Review: The Sherlockian, Graham Moore

Harold is the youngest ever member of the Baker Street Irregulars, a secretive group of Sherlock Holmes devotees. At his first ever meeting, the preeminent Sherlockian in the world has come to present the lost diary of Conan Doyle, the holy grail of, you know, of Sherlock Holmes dudes. But when the body of the scholar is found strangled in his hotel room, Harold becomes obsessed with finding out the Truth. Meanwhile, a hundred years ago, Arthur Conan Doyle receives a letter bomb, apparently related to his decision to chuck his hero, Sherlock Holmes, off a waterfall. Trying to trace it back to its source, he finds himself in the slums of Victorian London on the trail of…a serial killer!

Books are so mysterious, aren’t they? They can have all the aspects of an awesome books without ever actually blossoming into an awesome book. How does that happen? Or more importantly, how does it happen that the book does blossom into brilliance? What is the thing that happens? Why are most boarding school/university books just fun because of the setting, but then The Secret History is rereadable four times in one year? Why is that?

As you may have begun to suspect, I was not satisfied with The Sherlockian. It had all the things! And it was fun! But why, why, why was it not amazing?

Poor old Sherlockian doesn’t deserve to bear the brunt of my wrath. It was, you know, fine. The mysteries had perfectly reasonable resolutions. Sometimes it got a bit show-your-worky with the awkward exposition, like, “As you know, the term suffragette was coined as a mockery of the women’s rights movement, whereas we call ourselves suffragists.” But mostly it was a good old lark.

The thing is, I’m having a small crisis. I haven’t been blown away by a new book in, like, months. Boo! What the hell, books? Why have you become so very lame? I finish reading them and I don’t even care whether I tell y’all about them or not. Will your lives be changed by anything I’ve read? NO. Will you even be transported to a place of minor joy? NO. Ou sont les putains de livres de putain d’antan? Is what I rather profanely want to know.

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40 thoughts on “Review: The Sherlockian, Graham Moore

  1. I keep reading that The Night Circus is awesome. So I am hoping, hoping, hoping. But I am afflicted with this same book ennui right now, so I am solving the problem (or ignoring it) by rereading many comfort books.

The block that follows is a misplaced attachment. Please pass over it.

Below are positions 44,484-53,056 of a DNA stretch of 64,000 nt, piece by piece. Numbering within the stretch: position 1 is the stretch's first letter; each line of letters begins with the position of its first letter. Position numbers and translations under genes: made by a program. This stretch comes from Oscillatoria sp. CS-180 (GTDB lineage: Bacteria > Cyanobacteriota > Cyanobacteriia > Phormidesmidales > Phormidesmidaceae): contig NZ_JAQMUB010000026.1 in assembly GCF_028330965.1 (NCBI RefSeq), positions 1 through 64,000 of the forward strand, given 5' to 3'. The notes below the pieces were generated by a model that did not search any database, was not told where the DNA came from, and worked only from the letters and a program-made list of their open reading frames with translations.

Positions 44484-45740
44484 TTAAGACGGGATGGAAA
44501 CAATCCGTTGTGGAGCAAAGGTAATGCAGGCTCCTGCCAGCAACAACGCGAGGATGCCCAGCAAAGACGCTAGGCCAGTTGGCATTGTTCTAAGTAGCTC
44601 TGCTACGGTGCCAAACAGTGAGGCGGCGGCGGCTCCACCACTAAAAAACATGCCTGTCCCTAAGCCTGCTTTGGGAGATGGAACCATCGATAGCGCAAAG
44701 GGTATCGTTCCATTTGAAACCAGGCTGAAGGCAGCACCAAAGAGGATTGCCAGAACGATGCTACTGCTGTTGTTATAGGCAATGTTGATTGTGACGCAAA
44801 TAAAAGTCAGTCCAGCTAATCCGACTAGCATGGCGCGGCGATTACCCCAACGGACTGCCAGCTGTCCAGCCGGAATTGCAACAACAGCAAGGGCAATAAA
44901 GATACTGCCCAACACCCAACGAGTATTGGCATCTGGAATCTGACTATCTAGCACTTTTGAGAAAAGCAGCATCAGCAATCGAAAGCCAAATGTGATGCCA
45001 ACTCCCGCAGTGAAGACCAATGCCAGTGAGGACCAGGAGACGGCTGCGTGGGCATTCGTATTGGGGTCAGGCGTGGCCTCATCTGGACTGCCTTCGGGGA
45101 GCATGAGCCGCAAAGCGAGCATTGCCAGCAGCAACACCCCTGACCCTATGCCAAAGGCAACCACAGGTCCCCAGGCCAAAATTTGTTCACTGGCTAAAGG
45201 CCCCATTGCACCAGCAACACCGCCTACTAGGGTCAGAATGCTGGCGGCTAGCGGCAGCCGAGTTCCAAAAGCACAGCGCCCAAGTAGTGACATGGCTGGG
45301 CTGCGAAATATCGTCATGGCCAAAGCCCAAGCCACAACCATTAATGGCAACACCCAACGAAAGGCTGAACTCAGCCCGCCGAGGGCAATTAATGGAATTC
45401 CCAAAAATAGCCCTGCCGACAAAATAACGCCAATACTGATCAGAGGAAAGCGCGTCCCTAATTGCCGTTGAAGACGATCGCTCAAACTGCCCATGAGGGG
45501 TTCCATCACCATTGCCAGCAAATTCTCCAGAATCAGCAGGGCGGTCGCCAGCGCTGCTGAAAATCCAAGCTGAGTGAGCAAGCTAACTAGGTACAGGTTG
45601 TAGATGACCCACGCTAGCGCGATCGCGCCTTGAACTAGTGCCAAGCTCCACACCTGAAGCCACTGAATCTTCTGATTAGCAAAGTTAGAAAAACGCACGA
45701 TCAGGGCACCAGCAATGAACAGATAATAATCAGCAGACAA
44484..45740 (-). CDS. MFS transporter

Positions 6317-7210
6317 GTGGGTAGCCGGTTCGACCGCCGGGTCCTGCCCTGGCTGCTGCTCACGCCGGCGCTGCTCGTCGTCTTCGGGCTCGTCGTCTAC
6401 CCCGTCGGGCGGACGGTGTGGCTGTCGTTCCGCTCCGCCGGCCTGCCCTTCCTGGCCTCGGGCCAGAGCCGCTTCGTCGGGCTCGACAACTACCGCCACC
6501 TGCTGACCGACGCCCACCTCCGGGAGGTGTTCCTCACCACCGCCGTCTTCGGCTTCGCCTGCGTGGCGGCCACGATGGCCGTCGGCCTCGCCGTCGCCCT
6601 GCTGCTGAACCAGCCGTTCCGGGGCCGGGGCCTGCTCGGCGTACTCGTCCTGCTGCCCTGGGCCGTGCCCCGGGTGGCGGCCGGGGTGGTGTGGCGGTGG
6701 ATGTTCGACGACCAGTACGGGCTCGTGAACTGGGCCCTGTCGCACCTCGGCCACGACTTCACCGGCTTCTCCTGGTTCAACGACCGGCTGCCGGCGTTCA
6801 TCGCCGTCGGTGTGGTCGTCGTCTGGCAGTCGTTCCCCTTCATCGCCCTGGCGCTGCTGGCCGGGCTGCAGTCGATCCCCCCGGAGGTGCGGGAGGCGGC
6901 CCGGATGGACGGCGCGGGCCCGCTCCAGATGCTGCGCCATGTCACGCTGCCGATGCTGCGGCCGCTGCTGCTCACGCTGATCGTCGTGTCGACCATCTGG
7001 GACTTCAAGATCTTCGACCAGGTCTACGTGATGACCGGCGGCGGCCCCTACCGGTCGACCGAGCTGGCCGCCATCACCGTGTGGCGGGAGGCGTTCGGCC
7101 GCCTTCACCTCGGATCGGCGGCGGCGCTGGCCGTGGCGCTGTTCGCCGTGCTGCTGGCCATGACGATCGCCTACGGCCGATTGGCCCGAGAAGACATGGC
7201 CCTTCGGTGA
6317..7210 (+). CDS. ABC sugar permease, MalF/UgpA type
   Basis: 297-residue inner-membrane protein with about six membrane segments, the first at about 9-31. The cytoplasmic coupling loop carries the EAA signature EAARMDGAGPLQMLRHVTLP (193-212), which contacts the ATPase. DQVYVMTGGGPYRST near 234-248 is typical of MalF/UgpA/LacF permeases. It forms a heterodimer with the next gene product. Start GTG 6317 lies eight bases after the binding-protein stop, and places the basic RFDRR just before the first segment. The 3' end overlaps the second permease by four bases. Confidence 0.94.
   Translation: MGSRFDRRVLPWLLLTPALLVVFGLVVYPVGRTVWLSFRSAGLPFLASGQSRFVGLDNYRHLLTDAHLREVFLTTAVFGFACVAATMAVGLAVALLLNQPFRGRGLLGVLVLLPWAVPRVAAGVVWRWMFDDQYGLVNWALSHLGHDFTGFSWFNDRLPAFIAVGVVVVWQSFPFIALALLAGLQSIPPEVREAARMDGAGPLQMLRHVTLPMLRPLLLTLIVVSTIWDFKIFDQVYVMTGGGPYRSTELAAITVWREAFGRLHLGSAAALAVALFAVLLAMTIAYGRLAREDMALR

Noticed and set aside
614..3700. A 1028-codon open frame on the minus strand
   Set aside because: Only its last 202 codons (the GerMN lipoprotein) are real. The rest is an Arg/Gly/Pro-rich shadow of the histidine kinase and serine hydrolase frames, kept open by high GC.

• I keep reading that too about The Night Circus. I fear that the hype will prove too much for me and my expectations will be too high and I won’t like it like I want to.

      • Jenny, the author was apparently inspired by the Punchdrunk Theatre Company, which is the only thing I’ve heard that has made me seriously consider reading it. (I’m always skeptical of hype and tend to wait for a reliable friend to read any hyped book before I think about reading it.)

  2. I saw this on the new books bookshelf at my library and felt that I should not pick it up. I hate it when a book is alright, but should be much more; that mechanical, formulaic feeling makes my brain feel fuzzy.

    I’m sorry you’re having book ennui; that sucks. I recommend either comfort reads or something that will blow your mind—the latter is much more difficult. I recommend Michael Chabon or Jacqueline Carey.

  3. Oh that’s a shame. Maybe try walking away from the books that are being touted and try something you’d never have considered if you weren’t in the mood for a totally different kind of thing. I find lit fiction (the kind that is not about how a man has to leave his middle aged wife to be true to his soul and rescue his libbido) very refreshing during reading mehs.

  4. I have to disagree with you. I reviewed the book a while ago (http://walkwithabook.blogspot.com/2011/01/review-sherlockian-by-graham-moore.html)

    I thought the stories were well told. The modern story captured the obsessive nature of Sherlockian societies, which I enjoyed. The writing was strong. I would recommend this to any Sherlock or mystery reader.

    I do agree with Mumsy that Night Circus is fantastic. I also have hopes for The Art of Fielding.

    Happy reading.

  5. I read and reviewed The Sherlockian a while back and wasn’t much impressed.
    Things are really dreadful when you go through a blah reading phase–I’ve been there frequently. However, it makes you appreciate the wow phases more, though.

    • I must not be a good reader, because when I’m in a wow phase, I always forget that blah phases exist. When I’m in a wow phase, and somebody else talks about being in a blah phase, I feel super tolerant and condescending like, You should just stop being in a blah phase and be in a wow phase instead!

  6. I have this book, and have been sort of scared to try it. It promises great things, but I haven’t always been sure it can deliver. It sounds like perhaps this is a book better avoided, at least for the time being. I need something juicy and wonderful, and it doesn’t sound like this one is it. I do really appreciate your honesty in this review though. Now I really know what to expect with this book.

    • As usual when I’m in a blah phase, I feel I’d have liked this book better — and found it juicy, if not altogether wonderful — if I’d read it when not in a blah phase. Blah phases make everything blah.